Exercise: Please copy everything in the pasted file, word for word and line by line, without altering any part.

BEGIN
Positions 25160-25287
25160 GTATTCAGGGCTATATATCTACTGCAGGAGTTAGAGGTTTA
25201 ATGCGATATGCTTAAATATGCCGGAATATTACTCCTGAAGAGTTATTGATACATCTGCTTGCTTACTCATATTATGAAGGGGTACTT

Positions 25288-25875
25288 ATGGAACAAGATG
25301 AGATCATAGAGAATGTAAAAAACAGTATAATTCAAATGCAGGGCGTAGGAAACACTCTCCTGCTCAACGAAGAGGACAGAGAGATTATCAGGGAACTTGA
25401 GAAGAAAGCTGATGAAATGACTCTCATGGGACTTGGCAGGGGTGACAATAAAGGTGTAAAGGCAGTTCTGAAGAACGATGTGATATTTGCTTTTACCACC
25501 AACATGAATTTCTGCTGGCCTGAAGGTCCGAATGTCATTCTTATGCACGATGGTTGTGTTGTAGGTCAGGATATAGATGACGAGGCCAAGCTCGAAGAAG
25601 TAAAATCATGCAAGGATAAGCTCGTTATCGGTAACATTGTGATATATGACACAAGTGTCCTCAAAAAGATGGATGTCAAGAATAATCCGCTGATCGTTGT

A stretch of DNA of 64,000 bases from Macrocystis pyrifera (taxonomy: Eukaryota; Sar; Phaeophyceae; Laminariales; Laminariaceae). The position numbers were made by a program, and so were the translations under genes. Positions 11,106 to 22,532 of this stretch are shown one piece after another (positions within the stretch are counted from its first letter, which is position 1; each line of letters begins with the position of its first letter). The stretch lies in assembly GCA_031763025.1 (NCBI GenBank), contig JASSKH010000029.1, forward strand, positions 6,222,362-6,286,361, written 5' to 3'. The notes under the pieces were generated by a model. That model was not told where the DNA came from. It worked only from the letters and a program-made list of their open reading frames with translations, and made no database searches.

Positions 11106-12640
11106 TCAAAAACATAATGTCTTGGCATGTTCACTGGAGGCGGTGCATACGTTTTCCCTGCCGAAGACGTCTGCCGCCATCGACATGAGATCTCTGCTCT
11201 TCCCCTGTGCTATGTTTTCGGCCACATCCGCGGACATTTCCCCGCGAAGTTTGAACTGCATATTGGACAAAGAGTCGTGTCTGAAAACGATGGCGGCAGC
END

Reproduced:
Positions 25160-25287
25160 GTATTCAGGGCTATATATCTACTGCAGGAGTTAGAGGTTTA
25201 ATGCGATATGCTTAAATATGCCGGAATATTACTCCTGAAGAGTTATTGATACATCTGCTTGCTTACTCATATTATGAAGGGGTACTT

Positions 25288-25875
25288 ATGGAACAAGATG
25301 AGATCATAGAGAATGTAAAAAACAGTATAATTCAAATGCAGGGCGTAGGAAACACTCTCCTGCTCAACGAAGAGGACAGAGAGATTATCAGGGAACTTGA
25401 GAAGAAAGCTGATGAAATGACTCTCATGGGACTTGGCAGGGGTGACAATAAAGGTGTAAAGGCAGTTCTGAAGAACGATGTGATATTTGCTTTTACCACC
25501 AACATGAATTTCTGCTGGCCTGAAGGTCCGAATGTCATTCTTATGCACGATGGTTGTGTTGTAGGTCAGGATATAGATGACGAGGCCAAGCTCGAAGAAG
25601 TAAAATCATGCAAGGATAAGCTCGTTATCGGTAACATTGTGATATATGACACAAGTGTCCTCAAAAAGATGGATGTCAAGAATAATCCGCTGATCGTTGT

A stretch of DNA of 64,000 bases from Macrocystis pyrifera (taxonomy: Eukaryota; Sar; Phaeophyceae; Laminariales; Laminariaceae). The position numbers were made by a program, and so were the translations under genes. Positions 11,106 to 22,532 of this stretch are shown one piece after another (positions within the stretch are counted from its first letter, which is position 1; each line of letters begins with the position of its first letter). The stretch lies in assembly GCA_031763025.1 (NCBI GenBank), contig JASSKH010000029.1, forward strand, positions 6,222,362-6,286,361, written 5' to 3'. The notes under the pieces were generated by a model. That model was not told where the DNA came from. It worked only from the letters and a program-made list of their open reading frames with translations, and made no database searches.

Positions 11106-12640
11106 TCAAAAACATAATGTCTTGGCATGTTCACTGGAGGCGGTGCATACGTTTTCCCTGCCGAAGACGTCTGCCGCCATCGACATGAGATCTCTGCTCT
11201 TCCCCTGTGCTATGTTTTCGGCCACATCCGCGGACATTTCCCCGCGAAGTTTGAACTGCATATTGGACAAAGAGTCGTGTCTGAAAACGATGGCGGCAGC